The practice of ‘selling out’ is one that tends to be the point of call whenever an act undergoes any sort of change in sound. It’s often misused as well, with the true definition being a shift towards the mainstream with the sole purpose of garnering attention from said mainstream. And while it’s a term often used pejoratively, bands like Bring Me The Horizon and Fall Out Boy have shown that it is possible to yield decent results even after a major pivot away from their roots.
On the other hand, there’s Fitz And The Tantrums, who have seemingly created their self-titled third album to abide by any and all preconceptions on what selling out is. Their 2010 debut Pickin’ Up The Pieces was an album of indie-style soul that was charming if a bit rough around the edges, but six years later, they could be a completely different band. Synth-driven indie-pop (with a much greater focus on the pop) is now the order of the day, and while this isn’t necessarily a problem in itself, Fitz And The Tantrums’ efforts have resulted in an album that’s catchy on impact, but is dragged down by soulless and empty content.
On a surface level, Fitz And The Tantrums is perfectly fine as a soundtrack for any sort of exuberance, but a surface level is really the only thing it has. And while that isn’t a problem from the view of the party or the casual listen, in an environment where evaluation is key, there really isn’t much there to dig into. Apart from HandClap and Fadeback, there’s precious little to actually gain from these tracks, and anything that does manage to sneak through dissipates within the space of a few minutes. It’s an album that feels as though it’s been exhausted within one or two listens, such is the supreme dearth of actual content present under its shiny outer shell.
And then there’s the actual music, and while it’s already been established that Fitz And The Tantrums have undergone a severe change, quite why they’ve opted for this isn’t understandable at all. While their original, Motown-inspired sound wasn’t groundbreaking by any means, it at least had a bit of character; this is Maroon 5 levels of radio pandering, a stiff, sterile mess of the most egregious elements of ’80s pop with the most egregious elements of modern pop. There are definitely nice touches, such as the fluttering synths on Do What You Want, but these are drastically overshadowed by an ethos that seems to be ‘if it’s current, it’s better’. The teeth-itchingly chopped vocal fragments that appear on Burn It Down have never sounded good, and here is no exception, and the blocky synth-line of Get Right Back almost drowns the vocals out completely. As for the vocals themselves, Michael Fitzpatrick has a decent voice but nowhere near enough personality to carry these songs, and Noelle Scaggs (easily the more talented of the two singers) is a completely underused resource, reduced to a backing vocalist and only given four bars to really shine on Burn It Down.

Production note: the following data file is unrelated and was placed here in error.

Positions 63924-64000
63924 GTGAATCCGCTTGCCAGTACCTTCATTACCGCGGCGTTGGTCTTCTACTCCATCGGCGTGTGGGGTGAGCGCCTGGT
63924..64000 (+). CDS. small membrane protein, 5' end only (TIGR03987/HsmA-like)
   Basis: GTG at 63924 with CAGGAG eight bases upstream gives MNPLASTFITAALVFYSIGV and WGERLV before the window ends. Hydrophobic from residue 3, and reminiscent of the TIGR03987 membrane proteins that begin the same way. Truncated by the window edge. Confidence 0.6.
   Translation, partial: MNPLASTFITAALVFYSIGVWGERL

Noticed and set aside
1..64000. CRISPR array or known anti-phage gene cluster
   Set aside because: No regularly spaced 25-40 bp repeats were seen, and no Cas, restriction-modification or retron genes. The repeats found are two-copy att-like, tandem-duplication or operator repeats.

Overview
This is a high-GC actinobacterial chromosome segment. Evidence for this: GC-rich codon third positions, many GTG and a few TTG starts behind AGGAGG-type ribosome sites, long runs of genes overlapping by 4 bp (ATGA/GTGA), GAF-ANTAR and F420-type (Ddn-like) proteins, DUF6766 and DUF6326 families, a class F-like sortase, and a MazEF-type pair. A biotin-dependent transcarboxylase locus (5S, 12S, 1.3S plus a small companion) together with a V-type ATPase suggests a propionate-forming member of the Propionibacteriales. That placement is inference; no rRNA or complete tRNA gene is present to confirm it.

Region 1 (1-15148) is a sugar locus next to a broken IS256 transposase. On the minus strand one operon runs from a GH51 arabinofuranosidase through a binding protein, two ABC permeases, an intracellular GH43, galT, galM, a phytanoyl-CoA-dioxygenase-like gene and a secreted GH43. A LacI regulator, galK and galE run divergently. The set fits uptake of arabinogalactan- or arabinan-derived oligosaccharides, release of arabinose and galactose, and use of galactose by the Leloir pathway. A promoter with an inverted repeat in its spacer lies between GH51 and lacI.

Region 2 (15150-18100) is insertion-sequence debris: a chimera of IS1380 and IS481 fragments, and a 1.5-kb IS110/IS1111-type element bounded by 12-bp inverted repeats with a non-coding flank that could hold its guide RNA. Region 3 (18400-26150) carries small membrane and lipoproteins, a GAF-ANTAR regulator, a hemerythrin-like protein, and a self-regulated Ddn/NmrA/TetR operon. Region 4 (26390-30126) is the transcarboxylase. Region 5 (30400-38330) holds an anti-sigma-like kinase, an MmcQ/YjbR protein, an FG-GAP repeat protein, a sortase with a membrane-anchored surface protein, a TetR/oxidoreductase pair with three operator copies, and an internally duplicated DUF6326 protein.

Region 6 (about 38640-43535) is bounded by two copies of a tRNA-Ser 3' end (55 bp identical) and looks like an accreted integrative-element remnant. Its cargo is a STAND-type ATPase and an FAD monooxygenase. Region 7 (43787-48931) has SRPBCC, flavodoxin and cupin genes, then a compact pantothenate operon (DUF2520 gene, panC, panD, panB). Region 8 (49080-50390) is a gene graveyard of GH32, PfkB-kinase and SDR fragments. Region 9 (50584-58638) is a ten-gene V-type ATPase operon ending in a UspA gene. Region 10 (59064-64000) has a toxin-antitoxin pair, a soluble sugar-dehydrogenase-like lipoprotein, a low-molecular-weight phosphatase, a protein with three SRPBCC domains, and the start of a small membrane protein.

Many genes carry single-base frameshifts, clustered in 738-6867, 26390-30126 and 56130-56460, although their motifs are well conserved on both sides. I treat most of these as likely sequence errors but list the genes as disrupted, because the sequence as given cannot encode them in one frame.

In terms of what they should have been going for, Fitz And The Tantrums dramatically misses the mark. It’s a pop album that somehow manages to be completely forgettable, only ever bringing some genuinely solid moments up very sparingly. It’s a shame as well, because this would have been a much better album if built out of these – HandClap has a really solid bassline and horn section and A Place For Us rounds the album off with some real swell and bombast. But wishing for an album that encapsulates these features is pretty much a lost cause; this is an album designed to be experienced in the spur of the moment, and as a danceable, shallow effort, it achieves that. But this sort of thing has a half life, and this album’s is dangerously short. For a party soundtrack, Fitz And The Tantrums have got you covered, but beyond that, prepare to be sorely disappointed.
For fans of: Walk The Moon, Maroon 5, The Heavy
Words by Luke Nuttall
‘Fitz And The Tantrums’ by Fitz And The Tantrums is out now on WEA International / Elektra Records.